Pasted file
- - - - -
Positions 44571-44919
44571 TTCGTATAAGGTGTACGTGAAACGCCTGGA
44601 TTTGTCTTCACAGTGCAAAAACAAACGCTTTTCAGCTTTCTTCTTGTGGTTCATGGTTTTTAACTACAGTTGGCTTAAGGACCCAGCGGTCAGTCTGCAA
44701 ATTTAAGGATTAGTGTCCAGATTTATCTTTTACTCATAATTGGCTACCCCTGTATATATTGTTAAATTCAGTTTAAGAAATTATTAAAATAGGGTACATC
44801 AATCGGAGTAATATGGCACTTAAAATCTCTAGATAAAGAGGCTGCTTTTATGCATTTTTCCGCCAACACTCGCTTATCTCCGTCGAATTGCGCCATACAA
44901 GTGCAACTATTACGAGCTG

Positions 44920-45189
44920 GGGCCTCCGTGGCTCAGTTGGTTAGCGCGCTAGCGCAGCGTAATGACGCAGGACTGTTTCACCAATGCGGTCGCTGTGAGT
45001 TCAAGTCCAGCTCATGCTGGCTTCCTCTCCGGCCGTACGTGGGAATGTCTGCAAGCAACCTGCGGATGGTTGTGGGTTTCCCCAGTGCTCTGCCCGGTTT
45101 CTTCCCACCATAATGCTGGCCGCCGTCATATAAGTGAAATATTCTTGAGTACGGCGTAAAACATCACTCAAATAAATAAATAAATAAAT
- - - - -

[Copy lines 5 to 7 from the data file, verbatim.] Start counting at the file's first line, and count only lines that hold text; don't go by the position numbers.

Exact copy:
44801 AATCGGAGTAATATGGCACTTAAAATCTCTAGATAAAGAGGCTGCTTTTATGCATTTTTCCGCCAACACTCGCTTATCTCCGTCGAATTGCGCCATACAA
44901 GTGCAACTATTACGAGCTG

Positions 44920-45189